“It actually did start with a bit of desperation, I have to admit,” she added.

Balancing her part-time position at the St. Marys Star and her K-State classes, Loura typically covered community events and business news. Like Schroeder, Loura does not have an educational background in journalism (she earned an English degree in December), so starting out, she faced learning curves and criticism. St. Marys residents react to Loura’s reporting in different ways — amid the din of other conversations in the campus coffee shop I met Loura in, she told me how negative feedback from readers can affect how she views her work, especially on tight deadlines.

“I’m just perfectionist; I want to make sure that it’s a good article before sending it in,” Loura said. “I had somebody tell me that over the phone, because I asked her a question. She says, ‘Oh, I want nothing to do with the newspaper. Newspapers are dangerous. … By the way, your articles aren’t even that good.’ I just kind of got, like, what if I’m really not as good at my writing?”

But other community members compliment Loura’s work, highlighting the symbiotic relationship between the press and local business she sees in St. Marys.

“It’s just keeping everybody informed about what’s going on in town,” she says. “I think it helps the businesses really, because if I write about what’s going on with the business, whether it’s the anniversary, whether it’s remodeling, it brings awareness, so people go check it out themselves.”

I checked it out myself. Days after chatting with Loura, my fiancé and I traveled to St. Marys for the second weekend of its annual Shakespeare Festival. As writers and students who’ve studied the bard, we immersed ourselves in this hodge-podge festival with its Catholic conservations, Americanized foods and Renaissance dress. The core aspect of the festival remained truly Shakespearean: an open-air performance of Twelfth Night, with St. Marys citizens as the actors, pushing and pulling the vernacular sounds of an older English, families watching from their soft seats of blanketed grass.

The festival is wrapped around the love of words, I realized. Words from the woman portraying Maria, gone as soon as they hit the air. Words from William Shakespeare, preserved posthumously. The words we say in greeting, in the exchange of goods, the “One, two, three, cheese!” from the young girls who ran a Polaroid booth.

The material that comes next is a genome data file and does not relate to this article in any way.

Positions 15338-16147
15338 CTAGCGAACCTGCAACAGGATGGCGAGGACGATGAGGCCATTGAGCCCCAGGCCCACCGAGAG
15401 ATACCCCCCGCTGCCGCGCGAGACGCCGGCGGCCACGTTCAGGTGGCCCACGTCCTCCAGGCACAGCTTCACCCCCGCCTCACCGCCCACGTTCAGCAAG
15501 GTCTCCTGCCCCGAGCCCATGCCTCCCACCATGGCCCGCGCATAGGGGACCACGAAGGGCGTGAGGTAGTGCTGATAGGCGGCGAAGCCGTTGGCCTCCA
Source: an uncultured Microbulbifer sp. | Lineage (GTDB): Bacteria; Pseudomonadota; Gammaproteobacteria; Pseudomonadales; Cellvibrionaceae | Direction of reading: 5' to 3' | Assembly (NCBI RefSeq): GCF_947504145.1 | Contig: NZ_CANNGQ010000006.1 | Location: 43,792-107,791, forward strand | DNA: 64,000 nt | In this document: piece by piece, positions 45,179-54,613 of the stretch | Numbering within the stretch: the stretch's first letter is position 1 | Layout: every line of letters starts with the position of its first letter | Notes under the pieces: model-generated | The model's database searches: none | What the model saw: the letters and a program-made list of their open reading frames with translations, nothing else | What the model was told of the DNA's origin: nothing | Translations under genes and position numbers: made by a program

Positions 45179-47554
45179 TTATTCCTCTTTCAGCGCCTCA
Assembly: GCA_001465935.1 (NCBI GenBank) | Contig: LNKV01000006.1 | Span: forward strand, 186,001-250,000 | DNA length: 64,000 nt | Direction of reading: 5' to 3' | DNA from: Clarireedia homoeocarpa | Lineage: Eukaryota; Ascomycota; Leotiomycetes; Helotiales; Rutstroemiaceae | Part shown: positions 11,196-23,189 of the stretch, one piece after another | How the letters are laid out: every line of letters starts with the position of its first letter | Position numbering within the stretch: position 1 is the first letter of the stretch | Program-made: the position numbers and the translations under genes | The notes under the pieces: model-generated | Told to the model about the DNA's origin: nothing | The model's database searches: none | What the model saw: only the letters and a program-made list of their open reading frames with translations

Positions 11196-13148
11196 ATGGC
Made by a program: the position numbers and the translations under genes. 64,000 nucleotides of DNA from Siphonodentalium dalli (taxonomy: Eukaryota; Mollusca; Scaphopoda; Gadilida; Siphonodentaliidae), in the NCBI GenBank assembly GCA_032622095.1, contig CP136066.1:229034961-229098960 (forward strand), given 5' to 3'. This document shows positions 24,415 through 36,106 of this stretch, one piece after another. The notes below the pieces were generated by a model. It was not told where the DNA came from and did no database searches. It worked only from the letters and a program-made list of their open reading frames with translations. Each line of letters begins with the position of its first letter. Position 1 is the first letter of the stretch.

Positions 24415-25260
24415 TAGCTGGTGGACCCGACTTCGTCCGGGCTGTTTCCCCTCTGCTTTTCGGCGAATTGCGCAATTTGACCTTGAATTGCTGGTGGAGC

It’s the words. It’s the stories, the histories. It’s our stories, our histories. Journalists are aggregators, sifters, collectors in their communities, compiling different stories onto a shared page.

As a member of a tight-knit community, Loura might continue collecting stories through her work in the press.

“This is one thing I’ve been considering doing in the future — maybe I could pursue journalism,” Loura said. “Maybe I could move on to a different publication. Because writing doesn’t have to be just me writing fiction, it could also be doing some freelance journalism.”

It’s unclear how American media at large will overcome its financial problems. In the Cascade Review, Don Varyu pinpoints the key cause of newspaper funding decline — as digital outlets for advertising opened up, advertisers began to turn away from print. With smaller revenue streams, newspapers cut back on staff, which limits the scope and depth of their coverage. The effects compound themselves into a downward slide.

For areas at risk of becoming news deserts, there is a glimmer of hope in a recent Knight/Gallup study: Americans are more likely to support their local paper if they know it is at risk of closing. In the study, 86% of percent of Americans say everyone should have access to local news, but only 20% financially supported a local news organization. The value for community-oriented, locally detailed journalism still exists. Teasing out the issue of funding is critical.

Varyu suggests calling upon Jeff Bezos, Amazon’s multi-billionaire CEO and owner of the Washington Post, to fund papers across the nation. But NeimanLab envisions a publicly funded future: A fledgling trend of local governments investing in community press could be how local press perseveres. New Jersey is moving toward this model with a public fund to invest in journalism, enacted by the Civic Info Bill.